What the experts want to find are planets where the temperature is right and the orbit is not too far or too close to the central star. There needs to be liquid water and oxygen. It also has to be in a reasonably quiet neighborhood without frequent asteroids or comets collisions.
A place, in other words, kind of like Earth.
"The questions are how many stars have planets and how many of those planets are habitable," said Charles Beichman, a scientists at the Jet Propulsion Laboratory in Pasadena, Calif. "Within the next decade we'll get some very good answers."
Researchers have found extrasolar planets by using a technique that measures the very, very slight wobble motion that an orbiting planet causes in its central star. But all of the discovered planets are large, most many times the size of Jupiter — which is 318 times more massive than Earth — and unfriendly to life.
Beichman said Wednesday at a symposium at the Space Telescope Science Institute that in 2007, the National Aeronautics and Space Administration hopes to start launching specialized spacecraft to conduct a systematic search for Earth-like planets, and then to probe those planets for the chemical evidence of life.
The first step is the launch of a spacecraft called Kepler. Beichman said the Earth-orbiting craft will spend two years to three years observing light from stars and will be looking for a slight dimming, evidence of a shadow cast by an orbiting planet.
Kepler's instruments will be keen enough to detect Earth-sized objects orbiting stars up to 4,000 light-years away. It will take measurements every 10 minutes and could study up to 100,000 stars.
"This will give us a statistical sample" of how common are Earth-sized planets, Beichman said.
In 2009, another spacecraft, the Space Interferometer Mission, will be launched to analyze stars out to about 50 light-years. This craft will analyze the wobble of a central star and should be able to detect planets the size of Earth orbiting within a distance of 0.5 to 10 astronomical units. An astronomical unit is the distance between the Earth and sun, about 93 million miles.
Beichman said the Kepler and SIM spacecraft will locate targets for the third spacecraft, the Terrestrial Planet Finder, scheduled for launch about 2015.
This craft, he said, will analyze the atmospheres of the candidate planets, searching for the chemical signature of life.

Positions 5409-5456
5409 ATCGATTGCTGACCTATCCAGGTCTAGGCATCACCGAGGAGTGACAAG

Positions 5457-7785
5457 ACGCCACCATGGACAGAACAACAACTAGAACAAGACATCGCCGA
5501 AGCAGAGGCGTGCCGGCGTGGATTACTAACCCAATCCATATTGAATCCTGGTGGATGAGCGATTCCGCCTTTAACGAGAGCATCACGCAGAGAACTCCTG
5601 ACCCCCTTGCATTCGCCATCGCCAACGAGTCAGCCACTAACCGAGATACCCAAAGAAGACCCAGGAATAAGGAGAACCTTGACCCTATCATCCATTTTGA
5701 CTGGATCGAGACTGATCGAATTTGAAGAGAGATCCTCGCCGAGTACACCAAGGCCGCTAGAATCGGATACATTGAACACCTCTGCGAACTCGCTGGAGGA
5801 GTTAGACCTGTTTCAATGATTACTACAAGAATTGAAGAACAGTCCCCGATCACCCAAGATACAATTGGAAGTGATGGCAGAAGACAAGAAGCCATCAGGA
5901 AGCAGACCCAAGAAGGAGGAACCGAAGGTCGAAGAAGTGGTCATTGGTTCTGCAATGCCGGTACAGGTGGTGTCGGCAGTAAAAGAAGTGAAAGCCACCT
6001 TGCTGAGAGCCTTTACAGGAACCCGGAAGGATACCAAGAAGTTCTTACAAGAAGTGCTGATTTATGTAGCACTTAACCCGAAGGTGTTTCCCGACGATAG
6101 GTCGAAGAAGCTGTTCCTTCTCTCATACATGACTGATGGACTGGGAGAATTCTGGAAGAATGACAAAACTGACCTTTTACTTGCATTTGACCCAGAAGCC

The Planet Finder will be able to shield its instruments from the light of the central star and gather light that has been reflected from the target planet. Each molecule in the planet's atmosphere will leave a characteristic signature in the collected light. As a result, researchers will be able to tell if the atmosphere contains water, carbon dioxide, oxygen or methane, the telltale chemicals of living systems.
Beichman said that if these missions are successful, it will provide a statistical clue about how common are habitable planets in the whole universe, which contains trillions of stars like the sun and could, conceivably, contain trillions of Earths.
The conditions required for the formation of life continues to be a source of speculation by scientists, but there is a consensus on some general principals.
For life to form, there has to be a planet or another body orbiting near enough to a star to be in the "habitable zone" — an orbit warm enough to hold liquid water, but not too hot.
The planet's central star must be one that will last for at least 10 billion years. This gives time for the planet to cool from its formation and to establish a stable surface. This could take a billion years.
After that, it is believed that life forms rather quickly. On Earth, for instance, there is evidence that life started before 3.5 billion years ago.
For that primitive life to evolve to higher forms may depend on how severely the planet is scoured by colliding asteroids and comets, experts believe.
Intelligent, technically advanced life takes about 5 billion years to evolve, and so may be very, very rare even in a universe with trillions of planets, the experts say.